Nikon D7100 - the end of high-end DX?

Started Feb 21, 2013 | Discussions thread
SMPhoto Senior Member • Posts: 1,024
Re: Nikon D7100 - the end of high-end DX?

KGP wrote:

SMPhoto wrote:

Bajerunner wrote:

cwsiggy wrote:

I'm looking to get my first DSLR and was just about to pull trigger on 5200. This one should do me nicely! Nikon Rumors thinks it will be $1200 - I'd be shocked if they price it that low...

Definitely better than d5200 for not much more money, with no low pass filter!!!

Resolution king!! Higher pixel density than D800 with no low pass!

Higher pixel density is a good thing? I asked my lenses and they disagreed...

The lack of low pass however will definitely boost resolved detail, but it's interesting to see how it plays out. The D800E is a different proposition since an otherwise identical camera is offered with the OLPF, it can be assumed that anyone purchasing it is an advanced photographer that understands the risk/tradeoff. They certainly are making the statement that fashion, weddings, etc. are solely in the FX domain.

Well it would be interesting to see a chart of recommented DX lenses for the D7100, as the one that Nikon release for D800E. I guess that it would not be to much crowded... Nikon should be imediately fill enormous gaps in DX lens line with good glass, otherwise 24mp & lack of AA filter is pointless. If not do so, then its perfectly clear that D7100 is aiming to wildelife/ action/sport photographers only, as they can beneffit of using FX tele zooms in a crop body. But with the excisting DX lenses range, i dont think that photographers that are active in different fields, like landscape etc. worth to upgrade from D7000.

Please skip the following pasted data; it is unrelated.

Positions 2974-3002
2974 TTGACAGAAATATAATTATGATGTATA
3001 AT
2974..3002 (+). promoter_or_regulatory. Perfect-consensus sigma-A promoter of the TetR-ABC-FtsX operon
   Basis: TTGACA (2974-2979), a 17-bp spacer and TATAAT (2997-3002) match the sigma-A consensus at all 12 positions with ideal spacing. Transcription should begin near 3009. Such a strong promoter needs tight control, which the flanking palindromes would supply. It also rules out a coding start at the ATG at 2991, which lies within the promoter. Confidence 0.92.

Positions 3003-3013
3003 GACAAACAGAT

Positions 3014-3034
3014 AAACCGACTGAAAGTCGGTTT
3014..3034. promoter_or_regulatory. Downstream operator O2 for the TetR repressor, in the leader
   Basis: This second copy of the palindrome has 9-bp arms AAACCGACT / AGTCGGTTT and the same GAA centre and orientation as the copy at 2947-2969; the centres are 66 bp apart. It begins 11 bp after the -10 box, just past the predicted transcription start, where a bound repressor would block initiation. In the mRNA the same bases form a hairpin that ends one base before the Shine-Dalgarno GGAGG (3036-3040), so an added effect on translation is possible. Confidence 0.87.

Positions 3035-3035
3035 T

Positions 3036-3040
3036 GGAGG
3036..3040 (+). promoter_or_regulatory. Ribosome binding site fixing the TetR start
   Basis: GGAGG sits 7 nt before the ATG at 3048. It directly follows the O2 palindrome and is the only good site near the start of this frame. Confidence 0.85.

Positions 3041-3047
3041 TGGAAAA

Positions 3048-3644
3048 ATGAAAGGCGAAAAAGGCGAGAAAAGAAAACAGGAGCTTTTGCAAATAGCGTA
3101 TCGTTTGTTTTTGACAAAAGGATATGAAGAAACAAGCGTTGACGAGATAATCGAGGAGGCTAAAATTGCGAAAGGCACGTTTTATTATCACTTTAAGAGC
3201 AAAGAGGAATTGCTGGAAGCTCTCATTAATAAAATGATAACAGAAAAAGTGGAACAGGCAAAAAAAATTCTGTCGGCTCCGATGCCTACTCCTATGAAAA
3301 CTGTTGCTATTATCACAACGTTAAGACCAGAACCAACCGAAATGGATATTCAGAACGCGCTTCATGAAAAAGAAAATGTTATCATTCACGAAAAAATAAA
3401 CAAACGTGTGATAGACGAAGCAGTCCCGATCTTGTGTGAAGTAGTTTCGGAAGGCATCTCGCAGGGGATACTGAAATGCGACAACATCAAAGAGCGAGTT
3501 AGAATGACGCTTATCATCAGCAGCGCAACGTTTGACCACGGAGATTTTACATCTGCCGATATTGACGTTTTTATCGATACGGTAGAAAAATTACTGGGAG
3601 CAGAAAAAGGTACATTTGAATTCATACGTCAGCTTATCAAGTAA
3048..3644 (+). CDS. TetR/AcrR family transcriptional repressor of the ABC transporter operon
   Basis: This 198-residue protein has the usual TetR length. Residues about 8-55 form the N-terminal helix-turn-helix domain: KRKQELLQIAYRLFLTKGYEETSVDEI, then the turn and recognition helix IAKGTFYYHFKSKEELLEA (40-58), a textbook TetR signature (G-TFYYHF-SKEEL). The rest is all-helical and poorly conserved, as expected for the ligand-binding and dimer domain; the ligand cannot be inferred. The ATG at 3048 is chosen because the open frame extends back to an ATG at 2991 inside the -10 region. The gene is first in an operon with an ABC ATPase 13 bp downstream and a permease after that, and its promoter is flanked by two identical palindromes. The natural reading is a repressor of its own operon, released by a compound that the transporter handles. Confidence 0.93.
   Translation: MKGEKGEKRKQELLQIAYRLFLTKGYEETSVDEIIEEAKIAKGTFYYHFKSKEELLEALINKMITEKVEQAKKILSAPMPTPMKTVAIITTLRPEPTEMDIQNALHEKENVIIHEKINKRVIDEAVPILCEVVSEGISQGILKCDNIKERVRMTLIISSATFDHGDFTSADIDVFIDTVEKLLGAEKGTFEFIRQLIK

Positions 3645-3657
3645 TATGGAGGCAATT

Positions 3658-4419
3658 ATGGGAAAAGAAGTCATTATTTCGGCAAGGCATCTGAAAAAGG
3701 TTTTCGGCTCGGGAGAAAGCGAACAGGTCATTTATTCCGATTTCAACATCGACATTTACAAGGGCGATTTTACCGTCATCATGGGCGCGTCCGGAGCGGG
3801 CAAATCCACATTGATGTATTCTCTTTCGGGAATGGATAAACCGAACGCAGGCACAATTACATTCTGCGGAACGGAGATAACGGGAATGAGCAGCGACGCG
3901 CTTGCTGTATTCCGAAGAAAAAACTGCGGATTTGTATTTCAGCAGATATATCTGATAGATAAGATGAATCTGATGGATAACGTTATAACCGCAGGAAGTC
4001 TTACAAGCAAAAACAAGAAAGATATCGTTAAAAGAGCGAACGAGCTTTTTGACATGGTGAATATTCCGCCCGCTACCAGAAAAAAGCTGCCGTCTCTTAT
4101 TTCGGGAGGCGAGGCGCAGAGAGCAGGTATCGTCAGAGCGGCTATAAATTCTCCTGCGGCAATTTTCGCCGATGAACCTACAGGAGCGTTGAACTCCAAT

Agreed. I think it will take FX glass, especially primes, to take full advantage of sensor capabilities. On good FX glass, using just the sweet spot, it will do MUCH better than DX glass. I have a 17-55 2.8, and it actually isn't really DX as has a FX image circle just vignettes like hell on a FX body, and it's not a bad lens, but not super. I'm actually thinking that one thing that the D7100 might really excel at for landscapes would be as a stitch camera. Shooting a stitched panorama, using either a 35mm or 50mm prime, or a 24-70 2.8, it would avoid almost all vignetting and corner sharpness issues that can be a hassle when stitching. Imagine what it could produce with a 200 prime attached on a GigaPan head...

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